Commissioned by Tiffany's children around 1912, The Art Work of Louis C. Tiffany was written by Charles de Kay (although he is not credited), probably in conjunction with Tiffany himself. In 1914, 492 copies were printed on Japan paper and a smaller edition of ten was printed on parchment with gilt bronze clasps. Tiffany gave the books to friends and clients, often with an inscription from him. This copy, number seven of the ten printed on parchment, is inscribed by Tiffany as being for his library at Laurelton Hall.
The book outlines Tiffany's artistic achievements, from his paintings and jewelry to glass, enamels and windows. Mention of his lamps was curiously omitted. Chapter VII, "A Builder of Homes," lavishes much attention on Tiffany's work creating unique residences in both town and country. Laurelton Hall was given special attention as a "dwelling different from any other in the land." (page 62)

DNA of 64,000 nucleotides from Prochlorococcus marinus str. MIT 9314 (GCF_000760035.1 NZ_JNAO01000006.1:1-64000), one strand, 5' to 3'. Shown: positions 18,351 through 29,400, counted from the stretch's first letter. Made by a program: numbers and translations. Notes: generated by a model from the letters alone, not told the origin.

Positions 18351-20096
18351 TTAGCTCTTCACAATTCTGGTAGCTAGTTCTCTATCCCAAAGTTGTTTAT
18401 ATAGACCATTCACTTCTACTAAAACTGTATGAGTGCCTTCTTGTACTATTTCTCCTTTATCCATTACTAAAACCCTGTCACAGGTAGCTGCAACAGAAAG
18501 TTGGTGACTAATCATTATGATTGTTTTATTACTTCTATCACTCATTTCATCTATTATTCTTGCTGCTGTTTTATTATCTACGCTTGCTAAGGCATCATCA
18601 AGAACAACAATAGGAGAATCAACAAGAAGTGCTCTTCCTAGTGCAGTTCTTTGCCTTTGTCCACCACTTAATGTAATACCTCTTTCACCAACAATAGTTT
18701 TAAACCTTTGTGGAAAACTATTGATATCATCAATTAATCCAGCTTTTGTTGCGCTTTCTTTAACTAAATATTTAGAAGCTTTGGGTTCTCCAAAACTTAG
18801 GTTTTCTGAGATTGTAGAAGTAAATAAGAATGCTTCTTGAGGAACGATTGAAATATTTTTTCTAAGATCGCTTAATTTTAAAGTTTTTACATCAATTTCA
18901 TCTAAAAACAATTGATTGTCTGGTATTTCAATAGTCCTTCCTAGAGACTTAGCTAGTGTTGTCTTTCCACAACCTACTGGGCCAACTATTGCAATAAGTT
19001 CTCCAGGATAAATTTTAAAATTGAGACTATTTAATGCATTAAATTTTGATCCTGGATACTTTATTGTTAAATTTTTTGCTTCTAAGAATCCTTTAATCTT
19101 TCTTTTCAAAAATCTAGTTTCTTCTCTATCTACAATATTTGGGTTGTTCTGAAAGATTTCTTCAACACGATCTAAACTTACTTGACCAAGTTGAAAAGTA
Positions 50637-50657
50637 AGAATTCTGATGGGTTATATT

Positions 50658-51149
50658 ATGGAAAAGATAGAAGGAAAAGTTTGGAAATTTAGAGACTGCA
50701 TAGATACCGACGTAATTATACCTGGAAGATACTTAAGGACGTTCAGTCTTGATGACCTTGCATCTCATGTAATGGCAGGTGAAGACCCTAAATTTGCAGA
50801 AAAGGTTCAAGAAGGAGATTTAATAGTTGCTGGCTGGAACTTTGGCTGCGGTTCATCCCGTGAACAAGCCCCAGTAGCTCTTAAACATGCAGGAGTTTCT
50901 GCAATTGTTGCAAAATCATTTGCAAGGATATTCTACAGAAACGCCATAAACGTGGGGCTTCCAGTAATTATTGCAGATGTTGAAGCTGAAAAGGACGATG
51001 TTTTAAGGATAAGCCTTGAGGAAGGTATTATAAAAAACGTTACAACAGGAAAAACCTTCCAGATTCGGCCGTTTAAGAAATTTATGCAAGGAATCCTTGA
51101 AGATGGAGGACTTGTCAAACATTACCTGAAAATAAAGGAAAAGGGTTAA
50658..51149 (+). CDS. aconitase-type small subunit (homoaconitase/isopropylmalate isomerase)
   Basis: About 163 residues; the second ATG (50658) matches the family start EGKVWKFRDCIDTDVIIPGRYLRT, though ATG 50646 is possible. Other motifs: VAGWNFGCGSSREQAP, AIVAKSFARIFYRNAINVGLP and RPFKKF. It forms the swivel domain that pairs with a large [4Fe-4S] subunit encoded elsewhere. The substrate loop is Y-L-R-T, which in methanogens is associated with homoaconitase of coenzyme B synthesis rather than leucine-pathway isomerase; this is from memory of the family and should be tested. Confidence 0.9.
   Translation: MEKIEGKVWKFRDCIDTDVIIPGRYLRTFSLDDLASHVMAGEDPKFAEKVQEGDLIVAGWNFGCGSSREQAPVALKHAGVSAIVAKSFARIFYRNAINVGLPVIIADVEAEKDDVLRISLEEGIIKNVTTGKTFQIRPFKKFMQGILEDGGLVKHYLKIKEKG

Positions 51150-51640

This book was in the collection of Vito D'Agostino (1898-1968), an early and important collector of the work of Tiffany Studios. He amassed an incredible collection of glass, lamps and windows over the span of more than forty years. D'Agostino was quite familiar with Laurelton Hall itself. He dined there with one of Tiffany's daughters and at one point considered purchasing the property after Tiffany's death. D'Agostino purchased many pieces at the 1946 Parke-Bernet sale of property from the Louis Comfort Tiffany Foundation. In the section of books offered, a copy of The Art Work of Louis C. Tiffany on parchment "inscribed by Mr. Tiffany on the front-end leaf", along with another copy on Japan paper, were listed in the catalogue and marked as withdrawn from the sale. Presumably, D'Agostino, an avid book collector, managed to acquire these rare volumes in advance of the sale.